In 1630, a group of English Puritans led by John Winthrop of the Massachusetts Bay Company started a settlement on the Shawmut Peninsula. At first they called it Trimountaine*, after a local hill that had three peaks, but later the same year they renamed it Boston, “probably out of gratitude to the merchants of Boston in Lincolnshire, who had subscribed generously to the stock of the Company.”
The original Boston, a port town in England, had been built up around St. Botolph’s Church. So the name of the town is likely a contraction of the term “St. Botolph’s town.”
And who was Botolph? An English abbot of the 7th century. His name, Botolphus, is a Latinized form of the Germanic name Botulf, which can be traced back to two words: boda, meaning “messenger, herald,” and wulf, meaning “wolf.”
Boston soon became the capital of the Massachusetts Bay colony (stealing the title from nearby Charlestown). And it was also the site of many U.S. firsts, including:
- First city park, 1634 (Boston Common)
- First public school, 1635 (Boston Latin)
- First printing press, 1638
- First multi-page newspaper, 1690 (Publick Occurrences, Both Forreign and Domestick)
- First post office, 1639
- First regularly published newspaper, 1704 (The Boston News-Letter)
- First lighthouse, 1716 (Boston Light)
- First chocolate factory, 1765
- First school for the blind, 1832 (New England Asylum for the Blind)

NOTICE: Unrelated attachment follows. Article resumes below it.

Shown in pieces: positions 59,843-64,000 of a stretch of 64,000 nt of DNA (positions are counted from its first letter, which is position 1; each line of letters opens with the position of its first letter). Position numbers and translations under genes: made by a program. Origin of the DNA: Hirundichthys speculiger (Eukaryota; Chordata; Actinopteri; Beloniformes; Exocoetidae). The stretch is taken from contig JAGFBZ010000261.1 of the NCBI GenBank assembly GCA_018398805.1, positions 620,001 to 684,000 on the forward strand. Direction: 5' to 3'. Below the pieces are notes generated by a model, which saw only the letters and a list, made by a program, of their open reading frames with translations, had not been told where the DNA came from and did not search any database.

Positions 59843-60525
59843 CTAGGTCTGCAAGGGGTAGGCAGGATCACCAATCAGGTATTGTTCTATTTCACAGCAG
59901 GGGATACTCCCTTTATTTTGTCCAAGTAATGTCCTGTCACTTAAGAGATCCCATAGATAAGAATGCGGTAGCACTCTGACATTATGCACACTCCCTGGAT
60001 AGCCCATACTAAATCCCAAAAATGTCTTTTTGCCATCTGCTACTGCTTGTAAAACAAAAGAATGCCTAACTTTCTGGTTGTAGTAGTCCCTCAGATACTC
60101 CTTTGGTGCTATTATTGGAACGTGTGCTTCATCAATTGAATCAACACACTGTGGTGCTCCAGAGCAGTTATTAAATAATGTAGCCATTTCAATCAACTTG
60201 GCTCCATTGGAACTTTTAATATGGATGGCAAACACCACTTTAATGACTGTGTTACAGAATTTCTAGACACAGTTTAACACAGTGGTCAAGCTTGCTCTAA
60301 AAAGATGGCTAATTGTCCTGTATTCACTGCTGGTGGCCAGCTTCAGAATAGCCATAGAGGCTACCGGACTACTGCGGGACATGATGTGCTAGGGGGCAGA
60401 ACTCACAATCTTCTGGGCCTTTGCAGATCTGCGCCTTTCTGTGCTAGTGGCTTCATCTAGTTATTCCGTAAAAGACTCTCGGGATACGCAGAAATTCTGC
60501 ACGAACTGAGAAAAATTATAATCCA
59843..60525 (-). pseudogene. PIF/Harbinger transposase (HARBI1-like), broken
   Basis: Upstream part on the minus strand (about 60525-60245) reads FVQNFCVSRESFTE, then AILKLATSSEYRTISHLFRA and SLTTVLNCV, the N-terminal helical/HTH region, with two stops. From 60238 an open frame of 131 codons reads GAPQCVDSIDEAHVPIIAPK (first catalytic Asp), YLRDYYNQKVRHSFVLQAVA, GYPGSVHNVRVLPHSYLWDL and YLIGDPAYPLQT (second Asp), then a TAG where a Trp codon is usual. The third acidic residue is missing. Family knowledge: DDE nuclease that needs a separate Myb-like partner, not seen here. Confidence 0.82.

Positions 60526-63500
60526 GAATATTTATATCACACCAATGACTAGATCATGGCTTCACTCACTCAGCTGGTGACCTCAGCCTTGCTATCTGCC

- First school for African-Americans, 1835 (Abiel Smith School)
- First police force (with both day and night watch), 1838
- First major municipal library, 1848 (Boston Public Library)
- First public garden, 1859
- First subway, 1897
(Here are lists of the top baby names in Boston in the 1600s and 1700s, btw.)
Today, Boston remains the capital of Massachusetts (now a state). Not only that, but it’s also the largest city in New England.
So how many babies have been named Boston?
Small numbers of U.S. baby boys were named Boston every year from the mid-1800s to the late 1900s. But in the 1990s, usage of the name began to increase steadily. (Also during that decade, Boston started to see regular usage as a girl name.)
Boston finally became one of the top 1,000 boy names in the nation in 2004:
- 2016: 414 baby boys named Boston [rank: 636th]
- 2015: 447 baby boys named Boston [rank: 606th]
- 2014: 495 baby boys named Boston [rank: 555th] ~ peak year so far
- 2013: 464 baby boys named Boston [rank: 566th]
- 2012: 487 baby boys named Boston [rank: 535th]
- 2011: 456 baby boys named Boston [rank: 556th]
- 2010: 462 baby boys named Boston [rank: 545th]
- 2009: 491 baby boys named Boston [rank: 537th]
- 2008: 461 baby boys named Boston [rank: 563rd]
- 2007: 388 baby boys named Boston [rank: 627th]
- 2006: 347 baby boys named Boston [rank: 630th]
- 2005: 302 baby boys named Boston [rank: 687th]
- 2004: 188 baby boys named Boston [rank: 909th]
- 2003: 130 baby boys named Boston
The states with the most baby Bostons are a mix of the high-population states you’d expect (Texas and California) plus a couple of low-population states you might not expect (Utah and Oklahoma). Usage is not particularly high in Massachusetts itself. One of the Texas babies named Boston — full name Boston Harold Morgan — ended up being featured in the similarly named Boston Herald a few days after he was born.
What do you think of Boston as a baby name?
*The name Trimountaine lives on in the name of Boston’s Tremont Street.
- 24 Famous Boston Firsts | Mental Floss
- Boston – Wikipedia
- “Origin and Growth of Boston.” Documents of the City of Boston for the Year 1919. Vol. 3. Boston: City of Boston Printing Department, 1920.
[Latest update to this post: Jun. 2017]